5. Interior of lift mechanism area of eastern lift span, looking ...

    Library of Congress Historic Buildings Survey, Historic Engineering Record, Historic Landscapes Survey

    Interior of lift mechanism area of eastern lift span, looking northwest. - Arlington Memorial Bridge, Spanning Potomac River between Lincoln Memorial & Arlington National Cemetery, Washington, District of Columbia, DC

  6. Understanding wing lift

    NASA Astrophysics Data System (ADS)

    Silva, J.; Soares, A. A.

    2010-05-01

    The conventional explanation of aerodynamic lift based on Bernoulli's equation is one of the most common mistakes in presentations to school students and is found in children's science books. The fallacies in this explanation together with an alternative explanation for aerofoil lift have already been presented in an excellent article by Babinsky (2003 Phys. Educ. 38 497-503). However, in Babinsky's explanation, the air friction forces are ignored and the flow-field curvature introduced by the aerofoil shape is understood intuitively. In this article, a simple analysis of the lift with friction forces incorporated is presented to give a more precise qualitative explanation.

  7. FREIGHT CONTAINER LIFTING STANDARD

    SciTech Connect

    POWERS DJ; SCOTT MA; MACKEY TC

    2010-01-13

    This standard details the correct methods of lifting and handling Series 1 freight containers following ISO-3874 and ISO-1496. The changes within RPP-40736 will allow better reading comprehension, as well as correcting editorial errors.

  8. Wind tower service lift

    DOEpatents

    Oliphant, David; Quilter, Jared; Andersen, Todd; Conroy, Thomas

    2011-09-13

    An apparatus used for maintaining a wind tower structure wherein the wind tower structure may have a plurality of legs and may be configured to support a wind turbine above the ground in a better position to interface with winds. The lift structure may be configured for carrying objects and have a guide system and drive system for mechanically communicating with a primary cable, rail or other first elongate member attached to the wind tower structure. The drive system and guide system may transmit forces that move the lift relative to the cable and thereby relative to the wind tower structure. A control interface may be included for controlling the amount and direction of the power into the guide system and drive system thereby causing the guide system and drive system to move the lift relative to said first elongate member such that said lift moves relative to said wind tower structure.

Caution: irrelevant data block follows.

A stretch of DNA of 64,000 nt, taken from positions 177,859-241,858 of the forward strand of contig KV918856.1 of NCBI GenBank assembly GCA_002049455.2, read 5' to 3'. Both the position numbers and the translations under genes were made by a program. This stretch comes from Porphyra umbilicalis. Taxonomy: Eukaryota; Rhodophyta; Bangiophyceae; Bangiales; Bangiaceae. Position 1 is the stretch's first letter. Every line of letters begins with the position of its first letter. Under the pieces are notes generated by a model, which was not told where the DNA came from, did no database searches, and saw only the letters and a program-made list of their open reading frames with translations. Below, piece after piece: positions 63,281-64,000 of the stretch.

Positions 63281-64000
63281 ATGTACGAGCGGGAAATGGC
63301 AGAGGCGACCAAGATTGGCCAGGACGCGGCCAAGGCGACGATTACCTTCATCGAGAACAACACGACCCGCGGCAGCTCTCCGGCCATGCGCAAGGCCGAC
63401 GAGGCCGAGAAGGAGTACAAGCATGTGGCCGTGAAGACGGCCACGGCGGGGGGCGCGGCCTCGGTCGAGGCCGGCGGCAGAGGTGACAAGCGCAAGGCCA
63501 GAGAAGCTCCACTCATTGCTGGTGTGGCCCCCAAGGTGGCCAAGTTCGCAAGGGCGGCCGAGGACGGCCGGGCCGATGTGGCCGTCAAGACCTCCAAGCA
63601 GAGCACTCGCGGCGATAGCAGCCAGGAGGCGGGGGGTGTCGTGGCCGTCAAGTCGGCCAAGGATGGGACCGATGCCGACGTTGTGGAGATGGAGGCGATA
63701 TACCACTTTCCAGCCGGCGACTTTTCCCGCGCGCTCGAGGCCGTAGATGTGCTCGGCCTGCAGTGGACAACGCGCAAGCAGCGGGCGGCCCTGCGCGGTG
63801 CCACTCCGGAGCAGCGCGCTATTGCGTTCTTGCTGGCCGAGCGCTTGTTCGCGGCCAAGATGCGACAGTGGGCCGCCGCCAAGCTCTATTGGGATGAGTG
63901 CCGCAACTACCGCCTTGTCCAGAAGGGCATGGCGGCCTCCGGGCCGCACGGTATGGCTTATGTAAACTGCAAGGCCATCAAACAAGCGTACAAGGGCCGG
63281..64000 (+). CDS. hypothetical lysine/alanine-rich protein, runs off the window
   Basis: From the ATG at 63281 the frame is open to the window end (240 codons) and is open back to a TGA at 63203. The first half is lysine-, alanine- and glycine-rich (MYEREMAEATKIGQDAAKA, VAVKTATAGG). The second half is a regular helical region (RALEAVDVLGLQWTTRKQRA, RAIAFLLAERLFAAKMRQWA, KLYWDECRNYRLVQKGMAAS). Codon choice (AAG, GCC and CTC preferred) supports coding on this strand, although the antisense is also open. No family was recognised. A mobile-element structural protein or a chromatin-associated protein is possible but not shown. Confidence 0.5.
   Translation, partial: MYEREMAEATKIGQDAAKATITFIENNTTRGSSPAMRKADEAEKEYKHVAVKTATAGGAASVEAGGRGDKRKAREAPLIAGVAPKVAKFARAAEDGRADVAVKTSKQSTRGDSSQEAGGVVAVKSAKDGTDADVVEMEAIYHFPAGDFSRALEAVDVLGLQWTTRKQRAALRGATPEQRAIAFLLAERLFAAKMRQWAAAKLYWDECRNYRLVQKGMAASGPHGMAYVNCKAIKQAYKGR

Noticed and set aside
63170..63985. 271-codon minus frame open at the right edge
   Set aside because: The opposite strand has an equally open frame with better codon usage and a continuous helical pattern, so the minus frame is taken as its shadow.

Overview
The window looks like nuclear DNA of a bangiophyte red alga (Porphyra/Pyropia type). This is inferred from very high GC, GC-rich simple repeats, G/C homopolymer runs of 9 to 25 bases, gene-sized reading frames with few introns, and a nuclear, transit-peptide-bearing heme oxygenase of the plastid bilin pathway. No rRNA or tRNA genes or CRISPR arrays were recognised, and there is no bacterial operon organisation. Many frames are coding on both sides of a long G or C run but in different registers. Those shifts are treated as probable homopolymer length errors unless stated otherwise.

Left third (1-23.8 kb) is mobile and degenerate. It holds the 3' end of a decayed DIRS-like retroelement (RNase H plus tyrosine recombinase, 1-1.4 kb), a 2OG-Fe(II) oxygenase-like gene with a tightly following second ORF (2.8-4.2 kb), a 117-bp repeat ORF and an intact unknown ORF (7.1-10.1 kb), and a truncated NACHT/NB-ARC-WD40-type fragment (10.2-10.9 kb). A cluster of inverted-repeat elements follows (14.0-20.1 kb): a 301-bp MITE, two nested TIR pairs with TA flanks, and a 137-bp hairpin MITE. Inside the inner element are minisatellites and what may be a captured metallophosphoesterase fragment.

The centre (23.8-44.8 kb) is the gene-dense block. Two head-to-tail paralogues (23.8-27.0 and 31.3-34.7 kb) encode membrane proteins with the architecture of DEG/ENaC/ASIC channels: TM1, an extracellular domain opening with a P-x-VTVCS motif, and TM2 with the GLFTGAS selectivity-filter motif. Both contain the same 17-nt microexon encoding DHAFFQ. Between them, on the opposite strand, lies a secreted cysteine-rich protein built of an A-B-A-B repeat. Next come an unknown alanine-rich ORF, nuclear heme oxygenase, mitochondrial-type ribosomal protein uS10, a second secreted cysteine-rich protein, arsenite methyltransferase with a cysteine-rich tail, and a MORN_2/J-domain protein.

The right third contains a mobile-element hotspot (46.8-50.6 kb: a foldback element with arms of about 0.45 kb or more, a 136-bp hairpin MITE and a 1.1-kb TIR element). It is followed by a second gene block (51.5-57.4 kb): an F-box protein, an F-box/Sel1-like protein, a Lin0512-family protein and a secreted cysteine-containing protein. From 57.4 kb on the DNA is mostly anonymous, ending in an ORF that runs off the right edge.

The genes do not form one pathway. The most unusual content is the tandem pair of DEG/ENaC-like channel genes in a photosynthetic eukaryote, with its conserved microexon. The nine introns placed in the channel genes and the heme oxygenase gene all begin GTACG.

9. Aerodynamic Lifting Force.

    ERIC Educational Resources Information Center

    Weltner, Klaus

    1990-01-01

    Describes some experiments showing both qualitatively and quantitatively that aerodynamic lift is a reaction force. Demonstrates reaction forces caused by the acceleration of an airstream and the deflection of an airstream. Provides pictures of demonstration apparatus and mathematical expressions. (YP)

  10. Human exposure to heavy metals. Rare earth pneumoconiosis in occupational workers. [From Carbon arc lamps in photoengraving

    SciTech Connect

    Vocaturo, G.; Colombo, F.; Zanoni, M.; Rodi, F.; Sabbioni, E.; Pietra, R.

    1983-05-01

    A male subject exposed for many years to rare earth (RE)-containing fumes and dusts emitted from carbon arc lamps in photoengraving laboratories was investigated to rule out RE pneumoconiosis. While chest x-ray films showed a severe pulmonary fibrosis, clinical analysis showed obvious high RE concentrations in the pulmonary and lymph node biopsy specimens compared with the corresponding tissues of 11 unexposed subjects. In addition to other elements, levels of thorium (Th), which is generally present as an impurity of RE compounds, were also determined to estimate the radiation dose which may be involved in inducing pneumoconiosis. The results show that the levels of Th are more than two orders of magnitude lower than the maximum permissible concentration for occupational exposure to natural 232Th, suggesting that the long-term accumulation of RE in the lungs played a role in the pathogenesis of the observed pulmonary fibrosis of the worker.

  11. Occupational Science & Occupational Therapy Master of Occupational Therapy

    E-print Network

    Michelson, David G.

    Occupational Science & Occupational Therapy Master of Occupational Therapy 2013 - 2014 STUDENT of Occupational Therapy 11 Professional Organizations 11 College of Occupational Therapists of British Columbia Therapists (WFOT) 12 Canadian Occupational Therapy Foundation (COTF) 13 Canadian Society of Occupational

  12. Plunger lift system

    SciTech Connect

    Isaacks, K.M.

    1980-07-08

    A plunger lift system used in wells having a tubing string disposed within casing. An improved plunger catcher and trip assembly is provided within the wellhead to hold the plunger in its upper position while lift gas escapes from the tubing string through the wellhead and formation fluids form a new slug in the lower end of the tubing string. The new system incorporates a conventional mechanical timer or controller to allow simple adjustments to obtain the most efficient product rate from each individual well. The controller determines the time interval during which lift gas is injected into the annulus between the casing and tubing and the time interval during which the plunger is held within the wellhead by the catcher and trip assembly.

  13. Interior view of lift mechanism area of eastern lift span, ...